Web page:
I noticed in Phnom Penh that many of the cats had almost no tails, just little stubs, or else had funny little bent tails.
The three kittens who live here, and who are so delightful to watch, and such good company, are pictured here.
One of the three has a ‘normal’ long tail, the other two have short or broken/crooked tails.
So I asked my husband to look it up for me over dinner. Here is a link to the article he found which was full of interesting information about history, archeology, cultural customs and genetics.
This is part of what it said about the tails:
‘… Arnaud Demarti, a French veterinarian who runs Agrovet, one of the largest veterinarian clinics in Phnom Penh, believes the short or crooked tails of Cambodian domestic felines can be blamed on a recessive gene.
“Two cats with a broken tail can only have a kitten with a broken tail. But a male cat with a normal tail can still have kittens with malformed tails,” he explained. He estimated that 80 per cent of cats born in the city have “a tail problem”.
“It’s rare to find a cat with a normal tail,” he said.
Demarti believes the Cambodian cats are their own, yet unnamed, breed of cats. He also said that the cats with short tails in Thailand most likely carry the same gene as cats in Cambodia.
But Marianne Clark, the secretary of the Japanese Bobtail Breeders Society in the United States, said short-tailed cats in Southeast Asia were most likely Japanese bobtails.
Japanese bobtails (which were introduced to the US from Japan at the end of the Second World War) were brought to Japan from China by Buddhist monks about 1,300 years ago. The monks kept cats to protect their religious scrolls, which were written on rice paper, from rodents in the temples.
“This can explain why there are bobtails throughout Asia. The monks brought bobtailed cats with them,” Clark wrote in an email.
There’s no doubt that Chinese travellers visited Southeast Asia, including Cambodia, as far back as the time of Angkor.
But Leslie Lyons, a geneticist at the University of Missouri in the US who specialises in felines, said we couldn’t be sure about Cambodian cats just yet.
“We have no way of knowing unless someone got some DNA and tested them for the manx mutation as a starter,” she wrote in an email.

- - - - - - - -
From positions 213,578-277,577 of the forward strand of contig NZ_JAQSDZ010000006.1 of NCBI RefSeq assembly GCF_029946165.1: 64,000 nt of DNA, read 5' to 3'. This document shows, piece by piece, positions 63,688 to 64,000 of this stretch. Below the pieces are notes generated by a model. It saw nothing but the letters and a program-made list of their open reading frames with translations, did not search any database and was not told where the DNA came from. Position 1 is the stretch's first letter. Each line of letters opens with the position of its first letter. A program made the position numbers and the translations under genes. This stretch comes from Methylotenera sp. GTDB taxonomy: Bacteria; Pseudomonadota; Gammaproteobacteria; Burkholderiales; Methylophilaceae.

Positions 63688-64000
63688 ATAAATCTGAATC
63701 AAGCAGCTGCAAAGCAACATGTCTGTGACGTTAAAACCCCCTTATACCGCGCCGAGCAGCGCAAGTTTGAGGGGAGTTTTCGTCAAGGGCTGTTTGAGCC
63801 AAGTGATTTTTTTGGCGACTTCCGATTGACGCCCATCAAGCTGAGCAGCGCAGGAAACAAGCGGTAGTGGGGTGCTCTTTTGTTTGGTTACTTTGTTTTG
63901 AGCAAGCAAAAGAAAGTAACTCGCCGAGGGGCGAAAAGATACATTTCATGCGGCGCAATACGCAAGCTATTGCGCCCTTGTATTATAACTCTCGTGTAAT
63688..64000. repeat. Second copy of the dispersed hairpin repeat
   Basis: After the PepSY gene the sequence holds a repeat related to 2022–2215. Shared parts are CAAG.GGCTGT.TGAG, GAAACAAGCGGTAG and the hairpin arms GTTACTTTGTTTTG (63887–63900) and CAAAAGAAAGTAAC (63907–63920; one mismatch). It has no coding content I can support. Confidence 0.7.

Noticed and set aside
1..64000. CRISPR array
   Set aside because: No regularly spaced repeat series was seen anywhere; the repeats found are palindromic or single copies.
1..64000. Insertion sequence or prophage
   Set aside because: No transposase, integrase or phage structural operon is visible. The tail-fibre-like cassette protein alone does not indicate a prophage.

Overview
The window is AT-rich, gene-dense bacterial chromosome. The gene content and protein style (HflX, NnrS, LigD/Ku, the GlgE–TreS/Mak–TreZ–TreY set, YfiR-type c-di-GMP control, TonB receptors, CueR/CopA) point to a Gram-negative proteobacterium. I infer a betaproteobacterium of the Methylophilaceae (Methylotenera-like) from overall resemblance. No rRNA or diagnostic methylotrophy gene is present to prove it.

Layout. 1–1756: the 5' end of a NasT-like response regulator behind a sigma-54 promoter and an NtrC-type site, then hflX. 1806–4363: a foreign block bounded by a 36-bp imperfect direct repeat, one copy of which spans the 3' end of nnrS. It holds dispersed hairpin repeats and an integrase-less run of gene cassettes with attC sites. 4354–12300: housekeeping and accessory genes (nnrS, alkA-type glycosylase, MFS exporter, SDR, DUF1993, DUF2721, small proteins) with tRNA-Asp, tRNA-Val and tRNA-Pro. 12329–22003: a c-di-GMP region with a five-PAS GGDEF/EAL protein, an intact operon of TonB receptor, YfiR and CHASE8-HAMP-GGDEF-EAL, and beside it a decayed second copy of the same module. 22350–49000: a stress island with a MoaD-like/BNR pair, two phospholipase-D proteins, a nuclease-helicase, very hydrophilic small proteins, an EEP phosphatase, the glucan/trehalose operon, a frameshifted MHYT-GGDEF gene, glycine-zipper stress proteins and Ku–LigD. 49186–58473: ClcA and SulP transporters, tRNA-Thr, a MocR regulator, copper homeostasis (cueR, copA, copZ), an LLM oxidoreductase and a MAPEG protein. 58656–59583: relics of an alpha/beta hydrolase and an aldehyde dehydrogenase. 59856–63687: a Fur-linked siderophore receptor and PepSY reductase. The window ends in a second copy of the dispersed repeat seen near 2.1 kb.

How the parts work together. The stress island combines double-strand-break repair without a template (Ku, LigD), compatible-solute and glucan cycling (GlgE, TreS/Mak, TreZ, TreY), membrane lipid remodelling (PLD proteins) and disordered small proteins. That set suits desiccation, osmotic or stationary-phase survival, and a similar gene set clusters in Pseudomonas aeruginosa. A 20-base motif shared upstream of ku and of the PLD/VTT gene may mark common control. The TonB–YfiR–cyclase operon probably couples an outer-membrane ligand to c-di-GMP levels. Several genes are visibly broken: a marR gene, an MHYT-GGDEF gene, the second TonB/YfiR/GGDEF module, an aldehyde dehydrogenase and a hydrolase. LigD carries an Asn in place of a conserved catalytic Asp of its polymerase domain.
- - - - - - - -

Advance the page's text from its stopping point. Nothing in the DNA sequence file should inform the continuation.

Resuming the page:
“They could be manx [stub-tailed cats from the Isle of Man], could be Japanese bobtail, a new variant at either gene, or a whole new gene.”
Lyons said that a simple DNA test could identify whether a cat was a manx while bobtail cats could be identified by counting their vertebrae in an x-ray.
However, it appears no one has analysed the DNA or the x-rays of any short-tailed cats from Cambodia or any of the neighbouring Southeast Asian nations.’
Perhaps Governments and Universities in SE Asia have more important things to do, unlike me…
One last extract from the article:
‘Cats also play a role in Cambodian house-warming traditions. To bring good luck to the inhabitants of a new house, the woman of the house must walk around the dwelling three times with a female cat in her arms, Sokrithy said.
Finally, cats – especially females with three-colored fur – have a special significance to the Royal Palace. Such cats are used in the kings’ coronation ceremonies, and are believed to bring prosperity to the entire Cambodian nation.
At King Norodom Sihamoni’s coronation in 2004, a cat was carried up the red carpeted steps of the Royal Palace by the king’s entourage…’
After dinner I stood watching the kittens play, along with some Dutch people. They told me about a show on Dutch television where kittens live in a kind of giant dollshouse… and that’s it. It was made for adults, especially for people suffering from burn out. I couldn’t find the Dutch one but I found this Icelandic made one. Presumably it’s franchised, unless more than one production team came up with the idea for a reality tv show about kittens living in a giant dollshouse?
Thank you very much for reading
All the best